Abstract:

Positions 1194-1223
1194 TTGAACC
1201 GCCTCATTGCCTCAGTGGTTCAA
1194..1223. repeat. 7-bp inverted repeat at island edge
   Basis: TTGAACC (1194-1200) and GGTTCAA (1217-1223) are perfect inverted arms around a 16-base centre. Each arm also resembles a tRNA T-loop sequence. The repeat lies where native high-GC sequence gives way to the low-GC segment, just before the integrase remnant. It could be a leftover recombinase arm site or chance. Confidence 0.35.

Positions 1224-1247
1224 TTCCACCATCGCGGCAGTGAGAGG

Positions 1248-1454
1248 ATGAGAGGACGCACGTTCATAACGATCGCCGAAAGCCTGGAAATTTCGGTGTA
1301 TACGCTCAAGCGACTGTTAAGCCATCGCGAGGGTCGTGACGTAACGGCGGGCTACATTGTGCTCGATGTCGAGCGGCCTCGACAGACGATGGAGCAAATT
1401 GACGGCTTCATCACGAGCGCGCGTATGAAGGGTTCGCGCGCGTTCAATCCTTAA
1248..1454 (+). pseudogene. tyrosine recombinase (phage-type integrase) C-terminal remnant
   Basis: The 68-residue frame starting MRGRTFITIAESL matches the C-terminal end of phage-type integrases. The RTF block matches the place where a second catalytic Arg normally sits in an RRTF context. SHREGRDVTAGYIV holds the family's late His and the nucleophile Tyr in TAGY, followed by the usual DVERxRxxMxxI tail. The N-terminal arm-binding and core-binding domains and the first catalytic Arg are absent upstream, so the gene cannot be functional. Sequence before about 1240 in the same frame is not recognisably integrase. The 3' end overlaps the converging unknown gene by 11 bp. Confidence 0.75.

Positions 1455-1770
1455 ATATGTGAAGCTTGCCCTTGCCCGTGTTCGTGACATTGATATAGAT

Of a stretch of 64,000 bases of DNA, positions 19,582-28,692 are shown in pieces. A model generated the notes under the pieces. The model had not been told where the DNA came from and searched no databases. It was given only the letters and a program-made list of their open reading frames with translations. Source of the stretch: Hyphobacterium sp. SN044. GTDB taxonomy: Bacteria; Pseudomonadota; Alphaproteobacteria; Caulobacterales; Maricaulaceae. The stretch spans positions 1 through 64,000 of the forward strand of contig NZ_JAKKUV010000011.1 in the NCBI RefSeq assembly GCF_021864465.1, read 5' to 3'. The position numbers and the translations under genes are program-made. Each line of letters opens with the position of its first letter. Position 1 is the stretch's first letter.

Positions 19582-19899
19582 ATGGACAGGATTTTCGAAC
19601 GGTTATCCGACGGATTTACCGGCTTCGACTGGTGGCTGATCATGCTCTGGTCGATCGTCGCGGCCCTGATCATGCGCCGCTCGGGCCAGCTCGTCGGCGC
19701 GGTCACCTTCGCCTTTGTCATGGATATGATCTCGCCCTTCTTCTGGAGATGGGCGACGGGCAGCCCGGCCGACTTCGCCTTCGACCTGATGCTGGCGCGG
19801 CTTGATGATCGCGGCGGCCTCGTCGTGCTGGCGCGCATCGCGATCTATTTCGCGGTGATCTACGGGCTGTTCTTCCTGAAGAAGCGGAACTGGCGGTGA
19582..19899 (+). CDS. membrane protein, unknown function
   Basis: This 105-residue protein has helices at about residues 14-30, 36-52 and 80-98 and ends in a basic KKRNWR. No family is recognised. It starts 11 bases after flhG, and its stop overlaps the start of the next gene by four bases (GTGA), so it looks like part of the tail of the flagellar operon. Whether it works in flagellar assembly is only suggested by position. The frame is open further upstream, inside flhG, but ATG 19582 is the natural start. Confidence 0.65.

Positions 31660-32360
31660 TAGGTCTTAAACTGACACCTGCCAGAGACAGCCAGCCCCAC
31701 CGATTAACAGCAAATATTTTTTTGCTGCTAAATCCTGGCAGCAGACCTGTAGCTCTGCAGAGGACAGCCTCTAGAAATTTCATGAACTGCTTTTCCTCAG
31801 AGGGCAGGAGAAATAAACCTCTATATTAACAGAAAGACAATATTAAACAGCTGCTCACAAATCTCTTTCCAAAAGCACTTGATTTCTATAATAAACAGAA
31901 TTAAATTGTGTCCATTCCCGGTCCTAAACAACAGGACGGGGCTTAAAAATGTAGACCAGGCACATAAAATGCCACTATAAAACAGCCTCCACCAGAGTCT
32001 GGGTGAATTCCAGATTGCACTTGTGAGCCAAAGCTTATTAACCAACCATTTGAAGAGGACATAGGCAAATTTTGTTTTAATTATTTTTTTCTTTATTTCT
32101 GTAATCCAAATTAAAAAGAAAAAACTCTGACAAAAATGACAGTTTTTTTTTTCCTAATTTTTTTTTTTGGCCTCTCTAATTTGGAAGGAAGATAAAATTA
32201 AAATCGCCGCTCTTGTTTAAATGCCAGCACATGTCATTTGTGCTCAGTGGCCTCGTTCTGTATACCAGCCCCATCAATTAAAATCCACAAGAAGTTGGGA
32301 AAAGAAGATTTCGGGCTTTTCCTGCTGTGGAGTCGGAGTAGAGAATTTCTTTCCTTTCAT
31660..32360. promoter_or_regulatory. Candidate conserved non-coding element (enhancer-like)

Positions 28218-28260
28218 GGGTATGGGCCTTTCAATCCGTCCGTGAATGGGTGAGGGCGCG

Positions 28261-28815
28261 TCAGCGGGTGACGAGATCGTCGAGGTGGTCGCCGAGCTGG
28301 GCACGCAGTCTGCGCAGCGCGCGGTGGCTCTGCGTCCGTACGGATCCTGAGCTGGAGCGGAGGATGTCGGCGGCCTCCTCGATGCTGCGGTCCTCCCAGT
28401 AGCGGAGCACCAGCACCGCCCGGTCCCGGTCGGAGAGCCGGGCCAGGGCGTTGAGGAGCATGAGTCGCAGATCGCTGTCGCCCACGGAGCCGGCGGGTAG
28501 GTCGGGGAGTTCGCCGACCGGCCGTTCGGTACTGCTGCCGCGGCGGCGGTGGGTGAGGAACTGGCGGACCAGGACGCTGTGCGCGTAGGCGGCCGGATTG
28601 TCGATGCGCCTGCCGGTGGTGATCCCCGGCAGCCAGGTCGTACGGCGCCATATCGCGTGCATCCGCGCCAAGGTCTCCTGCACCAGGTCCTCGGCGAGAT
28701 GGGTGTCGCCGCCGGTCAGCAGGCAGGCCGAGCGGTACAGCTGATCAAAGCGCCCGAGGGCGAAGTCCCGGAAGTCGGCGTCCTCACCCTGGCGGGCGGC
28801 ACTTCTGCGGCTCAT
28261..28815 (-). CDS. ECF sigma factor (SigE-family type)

We investigate the relative information content of six measures of dependence between two random variables $X$ and $Y$ for large or extreme events for several models of interest for financial time series. The six measures of dependence are respectively the linear correlation $\rho^+_v$ and Spearman's rho $\rho_s(v)$ conditioned on signed exceedance of one variable above the threshold $v$, or on both variables ($\rho_u$), the linear correlation $\rho^s_v$ conditioned on absolute value exceedance (or large volatility) of one variable, the so-called asymptotic tail-dependence $\lambda$ and a probability-weighted tail dependence coefficient ${\bar \lambda}$. The models are the bivariate Gaussian distribution, the bivariate Student's distribution, and the factor model for various distributions of the factor. We offer explicit analytical formulas as well as numerical estimations for these six measures of dependence in the limit where $v$ and $u$ go to infinity. This provides a quantitative proof that conditioning on exceedance leads to conditional correlation coefficients that may be very different from the unconditional correlation and gives a straightforward mechanism for fluctuations or changes of correlations, based on fluctuations of volatility or changes of trends. Moreover, these various measures of dependence exhibit different and sometimes opposite behaviors, suggesting that, somewhat similarly to risks whose adequate characterization requires an extension beyond the restricted one-dimensional measure in terms of the variance (volatility) to include all higher order cumulants or more generally the knowledge of the full distribution, tail-dependence has also a multidimensional character.